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Exclusive Interview with Gabriel Bologna | TANGO SHALOM

1- What was the most fascinating aspect of working on Tango Shalom? 

I directed a horror-comedy that co-starred Danny Trejo, called, “Boston Girls”, where I put my mother in as a cameo. It was so much fun! But I never had the chance to direct my father in a film.  I was so grateful to finally have the opportunity to direct my dad in “Tango Shalom”. I got to see, first hand, his process and collaborate with him in ways I had never experienced before. It really was full circle. I had the greatest father the world has ever known, and yet, when I close my eyes and think about my fondest memories of him, my adventures working on “Tango Shalom” immediately come to mind. Even though he has passed away, whenever I watch the film again, seeing his amazing performance, I am reliving every single glorious moment fighting in the trenches with him; it is like he is back to life as if he is immortalized. Last year I saw one of my dad’s films in an outdoor screening in New York City’s Bryant Park; it didn’t have the same effect on me because I wasn’t on the set when my father was shooting it. My dad wasn’t cracking jokes in between takes. “Tango Shalom ” is a memento, a scrapbook, a home movie all in one. Ivan Passer, the great Czech New Wave director, once told me, “A film is a living breathing organism”. Now I know what he meant. 

2- What was the inspiration behind the making of Tango Shalom and how did the film go into production? 

Jos Laniado, the star of the film, came up with the original idea. In real life, he is an Orthodox Jew, and also a tango dancer.  Honestly, he is just like the character in the film. Pious, has many children and blushes when he overhears a curse word. And just like his character, he’s got a great sense of humor. In real life, he too teaches at an Orthodox Jewish school (although, unlike his character who is a Rabbinical teacher, in his daily life, he teaches physical education).  

3- When did you start working in media and filmmaking and what was the first project you worked on?

My big break was being cast as a series regular in the ABC series, “The Marshall Chronicles”. Even though it only ran a season, its claim to fame was that it was the reason that the new show “Seinfeld” changed from “The Seinfeld Chronicles” as to not be confused with my show which too aired the exact same year. While shooting, I was most intrigued with television legend, Jim Burrows, who directed my show. That was the first time I said to myself, “I want to direct!”.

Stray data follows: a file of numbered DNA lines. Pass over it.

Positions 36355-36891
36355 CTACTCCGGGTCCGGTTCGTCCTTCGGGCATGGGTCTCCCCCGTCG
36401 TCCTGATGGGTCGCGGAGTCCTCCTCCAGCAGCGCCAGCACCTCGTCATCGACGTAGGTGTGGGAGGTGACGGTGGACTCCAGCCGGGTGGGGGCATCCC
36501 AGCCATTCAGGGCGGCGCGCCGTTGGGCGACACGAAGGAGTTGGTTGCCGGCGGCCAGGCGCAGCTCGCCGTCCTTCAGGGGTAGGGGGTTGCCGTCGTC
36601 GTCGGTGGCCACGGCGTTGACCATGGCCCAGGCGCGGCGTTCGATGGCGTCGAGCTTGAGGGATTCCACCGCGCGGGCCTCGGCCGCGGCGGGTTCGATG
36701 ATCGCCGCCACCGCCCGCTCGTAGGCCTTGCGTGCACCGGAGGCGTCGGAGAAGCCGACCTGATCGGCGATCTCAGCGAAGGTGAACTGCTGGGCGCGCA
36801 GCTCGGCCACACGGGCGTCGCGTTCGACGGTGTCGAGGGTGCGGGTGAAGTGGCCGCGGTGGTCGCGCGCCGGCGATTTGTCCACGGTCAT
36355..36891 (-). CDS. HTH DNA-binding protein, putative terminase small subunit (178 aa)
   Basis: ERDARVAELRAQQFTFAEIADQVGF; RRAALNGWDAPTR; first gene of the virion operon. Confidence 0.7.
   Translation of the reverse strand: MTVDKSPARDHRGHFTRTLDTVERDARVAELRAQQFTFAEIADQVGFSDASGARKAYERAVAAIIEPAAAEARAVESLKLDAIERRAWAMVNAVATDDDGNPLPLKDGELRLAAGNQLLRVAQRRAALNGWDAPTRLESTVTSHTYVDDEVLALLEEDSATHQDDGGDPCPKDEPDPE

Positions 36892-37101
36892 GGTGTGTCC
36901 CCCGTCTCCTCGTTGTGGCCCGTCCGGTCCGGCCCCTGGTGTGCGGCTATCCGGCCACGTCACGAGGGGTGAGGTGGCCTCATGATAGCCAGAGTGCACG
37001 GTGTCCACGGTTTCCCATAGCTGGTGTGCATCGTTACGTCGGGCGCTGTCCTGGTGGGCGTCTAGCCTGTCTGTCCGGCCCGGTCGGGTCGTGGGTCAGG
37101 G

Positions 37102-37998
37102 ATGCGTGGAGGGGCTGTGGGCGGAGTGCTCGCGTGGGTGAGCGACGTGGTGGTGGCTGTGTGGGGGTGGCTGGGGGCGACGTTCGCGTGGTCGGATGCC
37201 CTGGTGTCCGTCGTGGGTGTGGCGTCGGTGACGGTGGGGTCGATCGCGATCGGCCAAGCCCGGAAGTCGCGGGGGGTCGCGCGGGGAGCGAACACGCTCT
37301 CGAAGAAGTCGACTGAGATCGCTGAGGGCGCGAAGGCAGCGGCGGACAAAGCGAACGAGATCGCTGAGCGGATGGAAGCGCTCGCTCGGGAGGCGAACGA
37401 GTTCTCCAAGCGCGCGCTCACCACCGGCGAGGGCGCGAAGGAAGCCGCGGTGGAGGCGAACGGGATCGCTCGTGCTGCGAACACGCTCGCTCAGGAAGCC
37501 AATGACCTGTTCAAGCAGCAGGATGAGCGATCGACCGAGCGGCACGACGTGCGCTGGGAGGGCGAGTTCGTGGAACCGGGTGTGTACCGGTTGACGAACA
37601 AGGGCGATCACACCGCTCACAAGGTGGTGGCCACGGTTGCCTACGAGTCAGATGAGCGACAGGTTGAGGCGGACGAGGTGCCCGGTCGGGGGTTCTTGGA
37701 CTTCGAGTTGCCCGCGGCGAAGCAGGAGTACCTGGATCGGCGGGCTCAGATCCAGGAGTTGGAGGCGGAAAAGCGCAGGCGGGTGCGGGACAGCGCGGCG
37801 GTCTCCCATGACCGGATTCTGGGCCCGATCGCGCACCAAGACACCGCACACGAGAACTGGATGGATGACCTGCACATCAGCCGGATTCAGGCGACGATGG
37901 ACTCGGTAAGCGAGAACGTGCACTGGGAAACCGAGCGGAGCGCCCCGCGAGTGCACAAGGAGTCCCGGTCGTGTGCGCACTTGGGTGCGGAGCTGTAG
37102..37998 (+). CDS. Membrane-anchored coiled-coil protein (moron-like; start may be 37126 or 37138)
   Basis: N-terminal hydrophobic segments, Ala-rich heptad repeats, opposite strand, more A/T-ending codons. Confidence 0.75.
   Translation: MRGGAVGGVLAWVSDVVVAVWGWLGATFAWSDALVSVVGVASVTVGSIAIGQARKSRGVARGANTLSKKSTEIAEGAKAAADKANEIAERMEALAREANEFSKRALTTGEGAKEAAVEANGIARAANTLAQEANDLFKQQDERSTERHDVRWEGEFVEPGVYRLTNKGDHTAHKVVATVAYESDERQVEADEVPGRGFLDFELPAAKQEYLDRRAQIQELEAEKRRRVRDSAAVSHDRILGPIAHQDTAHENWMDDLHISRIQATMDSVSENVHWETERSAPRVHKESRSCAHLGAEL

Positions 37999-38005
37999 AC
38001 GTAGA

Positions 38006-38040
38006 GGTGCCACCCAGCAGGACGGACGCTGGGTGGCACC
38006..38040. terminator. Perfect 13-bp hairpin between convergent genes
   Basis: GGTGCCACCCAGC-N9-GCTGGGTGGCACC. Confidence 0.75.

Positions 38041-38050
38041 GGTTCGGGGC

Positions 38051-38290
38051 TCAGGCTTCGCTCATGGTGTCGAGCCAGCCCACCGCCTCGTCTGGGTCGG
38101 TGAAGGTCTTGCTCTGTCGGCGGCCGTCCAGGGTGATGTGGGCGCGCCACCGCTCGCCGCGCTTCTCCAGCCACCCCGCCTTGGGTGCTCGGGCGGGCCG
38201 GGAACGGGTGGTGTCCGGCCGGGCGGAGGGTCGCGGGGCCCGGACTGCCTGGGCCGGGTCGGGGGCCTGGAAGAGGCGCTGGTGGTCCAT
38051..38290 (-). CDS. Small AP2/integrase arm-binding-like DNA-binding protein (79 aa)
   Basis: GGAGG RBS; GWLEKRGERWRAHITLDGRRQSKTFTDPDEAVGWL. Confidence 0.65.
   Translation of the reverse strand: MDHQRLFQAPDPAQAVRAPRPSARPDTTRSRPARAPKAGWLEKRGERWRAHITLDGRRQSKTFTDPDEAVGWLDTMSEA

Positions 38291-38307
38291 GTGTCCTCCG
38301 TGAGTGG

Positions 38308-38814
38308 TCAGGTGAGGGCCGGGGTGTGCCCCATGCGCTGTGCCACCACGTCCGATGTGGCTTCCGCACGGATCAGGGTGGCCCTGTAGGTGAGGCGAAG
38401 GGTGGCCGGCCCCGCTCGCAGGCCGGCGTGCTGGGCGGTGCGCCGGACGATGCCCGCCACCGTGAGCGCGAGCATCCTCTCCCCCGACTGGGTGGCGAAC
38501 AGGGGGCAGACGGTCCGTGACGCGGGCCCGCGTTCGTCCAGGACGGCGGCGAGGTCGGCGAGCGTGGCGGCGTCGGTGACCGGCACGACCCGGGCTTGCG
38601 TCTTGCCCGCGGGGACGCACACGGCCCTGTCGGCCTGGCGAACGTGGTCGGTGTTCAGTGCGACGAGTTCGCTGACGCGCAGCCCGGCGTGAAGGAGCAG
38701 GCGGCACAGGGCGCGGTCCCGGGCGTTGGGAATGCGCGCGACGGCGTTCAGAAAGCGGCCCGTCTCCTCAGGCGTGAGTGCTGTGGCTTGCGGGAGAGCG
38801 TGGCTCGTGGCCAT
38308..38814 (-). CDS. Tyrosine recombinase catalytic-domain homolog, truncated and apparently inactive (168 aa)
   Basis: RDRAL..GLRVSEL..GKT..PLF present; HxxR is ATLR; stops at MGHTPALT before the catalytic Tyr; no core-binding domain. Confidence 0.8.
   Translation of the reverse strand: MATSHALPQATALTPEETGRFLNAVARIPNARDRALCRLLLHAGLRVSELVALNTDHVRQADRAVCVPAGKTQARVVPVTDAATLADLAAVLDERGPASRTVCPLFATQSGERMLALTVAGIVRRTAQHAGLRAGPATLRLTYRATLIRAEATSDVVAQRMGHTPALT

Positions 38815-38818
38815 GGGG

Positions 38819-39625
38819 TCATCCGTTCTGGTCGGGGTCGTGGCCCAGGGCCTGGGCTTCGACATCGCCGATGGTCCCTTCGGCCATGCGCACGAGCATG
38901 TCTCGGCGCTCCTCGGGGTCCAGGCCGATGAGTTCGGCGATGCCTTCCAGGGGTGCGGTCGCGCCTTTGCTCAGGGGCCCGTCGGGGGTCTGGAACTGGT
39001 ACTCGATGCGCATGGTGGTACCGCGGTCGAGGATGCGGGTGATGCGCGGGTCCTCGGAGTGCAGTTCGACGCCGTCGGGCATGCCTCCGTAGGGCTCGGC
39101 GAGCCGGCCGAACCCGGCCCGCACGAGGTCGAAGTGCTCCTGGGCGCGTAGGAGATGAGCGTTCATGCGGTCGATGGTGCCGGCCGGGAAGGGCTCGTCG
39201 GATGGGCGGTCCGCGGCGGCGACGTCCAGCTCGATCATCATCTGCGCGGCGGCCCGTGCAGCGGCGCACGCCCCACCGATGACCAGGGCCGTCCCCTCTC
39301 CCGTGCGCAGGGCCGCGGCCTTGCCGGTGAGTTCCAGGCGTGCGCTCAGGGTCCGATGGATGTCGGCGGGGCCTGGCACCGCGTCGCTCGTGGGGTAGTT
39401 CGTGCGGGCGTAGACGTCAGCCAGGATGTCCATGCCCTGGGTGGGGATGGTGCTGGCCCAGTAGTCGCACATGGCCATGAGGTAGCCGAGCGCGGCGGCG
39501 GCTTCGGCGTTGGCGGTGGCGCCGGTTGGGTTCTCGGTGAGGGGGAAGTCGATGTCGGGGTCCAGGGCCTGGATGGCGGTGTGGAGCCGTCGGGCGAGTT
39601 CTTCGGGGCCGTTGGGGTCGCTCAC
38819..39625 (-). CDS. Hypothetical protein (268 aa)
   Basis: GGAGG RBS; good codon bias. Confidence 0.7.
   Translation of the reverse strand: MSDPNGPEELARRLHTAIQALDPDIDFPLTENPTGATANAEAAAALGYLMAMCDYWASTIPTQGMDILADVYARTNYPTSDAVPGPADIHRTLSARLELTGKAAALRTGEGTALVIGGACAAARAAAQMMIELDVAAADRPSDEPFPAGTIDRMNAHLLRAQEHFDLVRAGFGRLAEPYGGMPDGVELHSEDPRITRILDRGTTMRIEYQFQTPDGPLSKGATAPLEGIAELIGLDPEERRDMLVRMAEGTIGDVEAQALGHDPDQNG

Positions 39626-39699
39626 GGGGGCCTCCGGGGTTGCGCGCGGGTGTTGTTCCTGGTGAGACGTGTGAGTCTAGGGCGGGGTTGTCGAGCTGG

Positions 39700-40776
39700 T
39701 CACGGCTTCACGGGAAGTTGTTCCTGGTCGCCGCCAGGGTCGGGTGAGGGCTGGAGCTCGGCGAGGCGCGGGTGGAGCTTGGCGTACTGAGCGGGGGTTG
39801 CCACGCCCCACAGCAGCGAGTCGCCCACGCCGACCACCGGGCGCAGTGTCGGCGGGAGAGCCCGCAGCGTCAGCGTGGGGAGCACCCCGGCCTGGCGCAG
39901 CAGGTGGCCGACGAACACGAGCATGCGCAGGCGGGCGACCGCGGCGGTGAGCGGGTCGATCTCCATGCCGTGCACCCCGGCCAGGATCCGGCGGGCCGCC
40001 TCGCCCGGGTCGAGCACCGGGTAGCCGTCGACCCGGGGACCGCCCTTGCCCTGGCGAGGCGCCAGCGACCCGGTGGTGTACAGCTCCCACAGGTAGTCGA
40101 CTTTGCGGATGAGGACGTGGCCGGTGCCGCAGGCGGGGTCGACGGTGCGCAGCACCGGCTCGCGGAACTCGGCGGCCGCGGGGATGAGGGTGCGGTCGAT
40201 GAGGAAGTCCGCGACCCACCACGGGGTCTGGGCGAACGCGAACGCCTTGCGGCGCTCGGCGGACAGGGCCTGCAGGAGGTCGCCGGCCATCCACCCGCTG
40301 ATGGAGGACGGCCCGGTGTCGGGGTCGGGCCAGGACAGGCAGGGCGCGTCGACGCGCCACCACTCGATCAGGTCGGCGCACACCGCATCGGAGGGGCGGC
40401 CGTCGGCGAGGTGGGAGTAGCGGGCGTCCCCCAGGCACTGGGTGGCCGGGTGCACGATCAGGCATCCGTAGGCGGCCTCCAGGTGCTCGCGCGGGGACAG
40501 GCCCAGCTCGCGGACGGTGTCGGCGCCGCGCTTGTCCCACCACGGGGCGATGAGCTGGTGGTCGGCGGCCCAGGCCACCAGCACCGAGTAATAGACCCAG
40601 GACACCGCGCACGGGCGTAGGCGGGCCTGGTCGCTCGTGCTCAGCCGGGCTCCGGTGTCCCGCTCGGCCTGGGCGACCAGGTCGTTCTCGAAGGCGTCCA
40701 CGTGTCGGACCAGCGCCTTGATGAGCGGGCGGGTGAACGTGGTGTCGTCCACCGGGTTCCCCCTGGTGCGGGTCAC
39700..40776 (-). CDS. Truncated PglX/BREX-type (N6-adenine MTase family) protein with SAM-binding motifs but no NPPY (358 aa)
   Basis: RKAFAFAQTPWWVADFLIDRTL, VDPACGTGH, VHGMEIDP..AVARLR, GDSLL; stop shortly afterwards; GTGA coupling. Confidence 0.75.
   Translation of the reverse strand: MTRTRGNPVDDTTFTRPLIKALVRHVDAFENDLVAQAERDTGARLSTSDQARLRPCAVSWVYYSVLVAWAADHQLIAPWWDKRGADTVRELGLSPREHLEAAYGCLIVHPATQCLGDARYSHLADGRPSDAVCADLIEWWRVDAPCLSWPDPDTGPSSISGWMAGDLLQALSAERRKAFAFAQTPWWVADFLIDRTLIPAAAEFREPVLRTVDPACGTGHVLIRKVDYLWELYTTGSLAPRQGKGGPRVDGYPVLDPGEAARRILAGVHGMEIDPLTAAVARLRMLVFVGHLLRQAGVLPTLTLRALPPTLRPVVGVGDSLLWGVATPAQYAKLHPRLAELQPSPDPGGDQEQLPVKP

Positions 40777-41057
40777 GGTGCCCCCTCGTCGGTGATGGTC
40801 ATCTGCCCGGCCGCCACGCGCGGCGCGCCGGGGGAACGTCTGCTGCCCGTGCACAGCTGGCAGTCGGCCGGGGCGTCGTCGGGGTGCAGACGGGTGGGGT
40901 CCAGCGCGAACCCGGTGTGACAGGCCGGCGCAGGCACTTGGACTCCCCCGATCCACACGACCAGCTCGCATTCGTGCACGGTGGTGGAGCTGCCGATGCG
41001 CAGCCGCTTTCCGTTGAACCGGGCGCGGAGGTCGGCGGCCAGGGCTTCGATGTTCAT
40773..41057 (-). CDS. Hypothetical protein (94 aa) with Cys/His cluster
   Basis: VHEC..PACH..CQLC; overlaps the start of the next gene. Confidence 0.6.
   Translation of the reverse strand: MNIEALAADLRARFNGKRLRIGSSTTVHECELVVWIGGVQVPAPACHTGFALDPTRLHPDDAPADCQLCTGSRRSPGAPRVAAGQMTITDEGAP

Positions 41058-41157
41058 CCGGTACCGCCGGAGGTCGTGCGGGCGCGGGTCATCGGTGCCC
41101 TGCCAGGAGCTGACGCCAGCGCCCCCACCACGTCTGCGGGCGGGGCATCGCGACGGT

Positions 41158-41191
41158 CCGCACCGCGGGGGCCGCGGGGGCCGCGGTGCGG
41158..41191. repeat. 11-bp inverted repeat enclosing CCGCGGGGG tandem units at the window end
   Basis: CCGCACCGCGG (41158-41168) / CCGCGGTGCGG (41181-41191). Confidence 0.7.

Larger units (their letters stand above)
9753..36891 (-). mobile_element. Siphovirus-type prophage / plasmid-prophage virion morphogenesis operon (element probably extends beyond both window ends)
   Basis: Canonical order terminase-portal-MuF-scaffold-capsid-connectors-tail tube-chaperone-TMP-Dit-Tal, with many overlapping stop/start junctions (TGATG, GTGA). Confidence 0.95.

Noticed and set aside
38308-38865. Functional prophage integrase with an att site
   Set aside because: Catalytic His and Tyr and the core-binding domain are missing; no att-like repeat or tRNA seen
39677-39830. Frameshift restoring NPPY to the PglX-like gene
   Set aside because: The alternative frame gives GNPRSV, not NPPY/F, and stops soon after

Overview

4- What is the most challenging thing about making independent films like Tango Shalom?

Parking in NYC!

Jos Laniado(from Milcho Manchevski’s Bikini Moon) as Rabbi Moshe Yehuda, and Karina Smirnoff(from Dancing With The Stars) as Viviana Nieves

5- Does the language of cinema stand out more than the arts to you? Why? 

Cinema is a literal medium. On the stage, you truly can suspend disbelief, because, in order to fully appreciate it, you are forced to. The lights, the sets, exits and entrances, the curtain, and the very stage itself leave you with no choice but to suspend all disbelief. The language of film, on the other hand, is entirely visual. It is truly beyond the suspension of disbelief because it is a simulacrum; it is visceral, emotive, an all-in dive into a world unto its own, a world that you are forced to take at face value.  And for me, that is what sets apart cinema as the piece de resistance of modern entertainment.

6- How did you get involved with the making of Tango Shalom and what was your first reaction to the themes that were involved in the film? 

My director of photography, Massimo Zeri, gave me Laniado’s script, and I fell in love with it. I told them I would direct it if they let my father do the rewrite because I knew he would give it that one-two punch of touching and hilarious. They agreed, and my dad knocked it out of the park.

7- How can cinema and films such as Tango Shalom change the world and have an impact on society?

Paul Gauguin once said, “Art is either plagiarism or revolution”. Cinema is no exception to this rule. In my mind, cinema is either part of the problem or the solution to it.

8- Tell us about the most interesting experience you had on the set of Tango Shalom in production.

It was truly extraordinary, every day we all immersed ourselves in a different religion. On and off the camera, we got to see how so many different peoples and cultures expressed themselves and prayed. Their customs, their beliefs, their prayers, and vestments. A pilgrimage. It was like doing a walkabout around the world. Without ever leaving Brooklyn and Queens!

9- What is your next film project and what are you currently working on?

I’ve got a lot of irons in the fire. All of them are projects that are shot in Europe.

10- Tango Shalom was recently selected in a few film festivals and was even awarded. What is next for Tango Shalom and who is your targeted audience? 

It’s about time Borscht-belt humor goes mainstream!

TANGO SHALOM
Feature Film
Year completed: 2020, Release date: 2021 Runtime: 115 minutes Language: English Country: United States Director: Gabriel Bologna Screenwriter: Joseph Bologna, Laniado Brothers (Jos and Claudio) Producer: Joel Zwick, Joseph Bologna, Laniado brothers (Jos and Claudio), Gabriel Bologna, Zizi Bologna, Robert Meyer Burnett, Jordi Caballero Cast: Renée Taylor, Lainie Kazan, Joseph Bologna, Jos Laniado, Claudio Laniado, Judi Beecher , Karina Smirnoff Cinematographer: Massimo Zeri Editor: Robert Meyer Burnett Choreographer: Jordi Caballero Music: Zizi Bologna, Zoe Tiganouria Production Design: Peri Grabin Leong For more Cast and Crew visit our IMDb

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